Animator is a motion design app for creating production-ready animations and UI components.
We're focused on:
Design expressiveness (e.g. the timeline, plus the ability to respond to user input and live data) and
Connected workflows with developers.
We think being able to create live, usable animations and UI components trumps being able to just make pictures of them. We think developer hand off is a huge problem, not a feature. That is what sets us apart from other design tools. Some of them let you prototype using their screen interactions, others are great for making videos or Hollywood special effects, but it’s ultimately still a mockup that can’t be integrated with your codebase— a developer still has to re-create any designers work by hand.
The most fundamental difference between Animator and those tools is that they’re built around the ‘hand off’ paradigm. With those you’re handing off specs, interactive mockups or generated code to a developer who then integrates it with your codebase. Some of those tools even advertise hand off as a feature, but we think it’s actually part of the problem.
Everything is production ready, so you don’t waste time creating throwaway prototypes, as a designer you can author the actual animations and UI components that’ll be used by your website or app.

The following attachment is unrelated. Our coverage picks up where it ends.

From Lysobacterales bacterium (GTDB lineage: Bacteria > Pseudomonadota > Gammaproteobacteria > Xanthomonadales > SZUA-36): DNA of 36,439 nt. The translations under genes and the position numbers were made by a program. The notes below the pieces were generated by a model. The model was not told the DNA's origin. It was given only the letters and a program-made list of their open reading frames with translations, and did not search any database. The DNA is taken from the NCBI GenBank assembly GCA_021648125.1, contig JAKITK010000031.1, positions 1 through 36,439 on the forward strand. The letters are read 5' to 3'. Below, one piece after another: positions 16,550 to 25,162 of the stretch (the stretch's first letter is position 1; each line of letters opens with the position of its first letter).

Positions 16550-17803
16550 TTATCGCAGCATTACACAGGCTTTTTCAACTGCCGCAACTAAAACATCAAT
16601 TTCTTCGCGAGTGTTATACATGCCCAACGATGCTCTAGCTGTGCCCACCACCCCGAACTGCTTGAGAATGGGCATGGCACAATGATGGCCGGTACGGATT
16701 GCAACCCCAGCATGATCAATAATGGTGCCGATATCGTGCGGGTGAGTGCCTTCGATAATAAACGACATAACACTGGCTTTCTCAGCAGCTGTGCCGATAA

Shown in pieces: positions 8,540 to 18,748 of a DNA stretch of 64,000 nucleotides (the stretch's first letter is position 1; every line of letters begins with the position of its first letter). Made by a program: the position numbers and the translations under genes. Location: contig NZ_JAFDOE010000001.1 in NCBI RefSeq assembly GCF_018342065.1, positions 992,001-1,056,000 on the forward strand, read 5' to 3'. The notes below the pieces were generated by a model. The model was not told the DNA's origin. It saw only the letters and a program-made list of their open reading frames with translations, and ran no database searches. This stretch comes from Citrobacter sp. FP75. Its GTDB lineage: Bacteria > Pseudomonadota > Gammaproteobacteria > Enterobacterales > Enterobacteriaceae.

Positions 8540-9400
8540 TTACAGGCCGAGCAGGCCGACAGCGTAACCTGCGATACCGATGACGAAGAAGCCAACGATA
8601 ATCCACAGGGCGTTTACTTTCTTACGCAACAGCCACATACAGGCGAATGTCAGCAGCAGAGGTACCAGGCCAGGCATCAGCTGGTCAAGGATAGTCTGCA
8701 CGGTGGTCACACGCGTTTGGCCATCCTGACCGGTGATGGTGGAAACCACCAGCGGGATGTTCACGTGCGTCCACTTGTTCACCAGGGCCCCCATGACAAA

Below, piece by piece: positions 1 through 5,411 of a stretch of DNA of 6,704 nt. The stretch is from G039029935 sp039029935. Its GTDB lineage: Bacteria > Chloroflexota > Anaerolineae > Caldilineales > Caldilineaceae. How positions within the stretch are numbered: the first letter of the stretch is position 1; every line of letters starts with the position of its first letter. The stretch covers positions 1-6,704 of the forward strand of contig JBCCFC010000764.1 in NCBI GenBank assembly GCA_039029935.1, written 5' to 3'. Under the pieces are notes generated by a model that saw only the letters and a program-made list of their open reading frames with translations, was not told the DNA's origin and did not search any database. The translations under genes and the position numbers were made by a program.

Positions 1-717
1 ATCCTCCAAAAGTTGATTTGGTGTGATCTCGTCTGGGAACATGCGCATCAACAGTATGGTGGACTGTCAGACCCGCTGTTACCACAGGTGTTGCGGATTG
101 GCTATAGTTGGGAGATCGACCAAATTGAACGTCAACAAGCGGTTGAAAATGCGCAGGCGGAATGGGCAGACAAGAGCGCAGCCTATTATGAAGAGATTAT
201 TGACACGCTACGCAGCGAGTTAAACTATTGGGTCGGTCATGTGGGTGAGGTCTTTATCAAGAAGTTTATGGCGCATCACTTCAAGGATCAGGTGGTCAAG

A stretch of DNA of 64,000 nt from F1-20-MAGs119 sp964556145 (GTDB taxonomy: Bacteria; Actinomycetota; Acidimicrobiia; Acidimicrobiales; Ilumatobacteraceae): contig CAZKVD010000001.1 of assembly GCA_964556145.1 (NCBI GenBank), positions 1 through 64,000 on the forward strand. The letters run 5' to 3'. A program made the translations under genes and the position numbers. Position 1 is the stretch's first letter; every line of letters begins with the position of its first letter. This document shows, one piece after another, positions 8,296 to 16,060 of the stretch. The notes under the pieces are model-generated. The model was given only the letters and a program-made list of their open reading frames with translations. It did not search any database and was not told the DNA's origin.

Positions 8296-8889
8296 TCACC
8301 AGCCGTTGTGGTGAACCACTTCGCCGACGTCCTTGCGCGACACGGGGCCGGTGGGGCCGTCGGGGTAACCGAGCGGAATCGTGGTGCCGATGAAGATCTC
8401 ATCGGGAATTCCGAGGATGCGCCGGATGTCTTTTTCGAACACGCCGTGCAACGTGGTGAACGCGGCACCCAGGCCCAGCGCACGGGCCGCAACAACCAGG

It’s always-integrated, so you can iterate on your designs even after they’ve been integrated with a codebase.
The best example of that is here. There’s an animation authored in Animator, embedded in a web app, and iOS & Android emulators, and you can see even changes made in the Sketch source file being pushed all the way through to the embedded animation in the apps. Unlimited iteration, without needing to constantly ‘hand off’ to a developer or, without a developer needing to re-create your work.
It really comes down to how closely you want to collaborate: if a designer is comfortable with "this is my silo; I will hand off this video [or export it to Lottie] and the rest is up to the developer" then Animator probably isn't for them.
If a designer is interested in collaborating with the developer to build the animation or UI together, this is what Animator is all about. Every action in Animator is backed by a line of code. Every visual change is automatically handled with a git commit. When the designer pushes
publish, they're doing a
git push, and their work is published to
npm (these are all literal, not figurative). Importantly, once the designer's work is part of the UI, they can keep on changing it, iterating, experimenting — because it's connected to the developer through code & version control.
That's why Animator doesn't export measurements and styles, it doesn't “generate code” that you can never touch, and it doesn't lock up your motion design inside arcane object files. At Haiku, we like to say that our design format is code. The format happens to be open source. And although it may not feel like it, every time you edit a project in Animator, you're really editing code. But instead of literally typing instructions into a text file, you're doing so by dragging elements, tweaking numbers with your arrow keys, and pressing 'Play' instead of using the command line.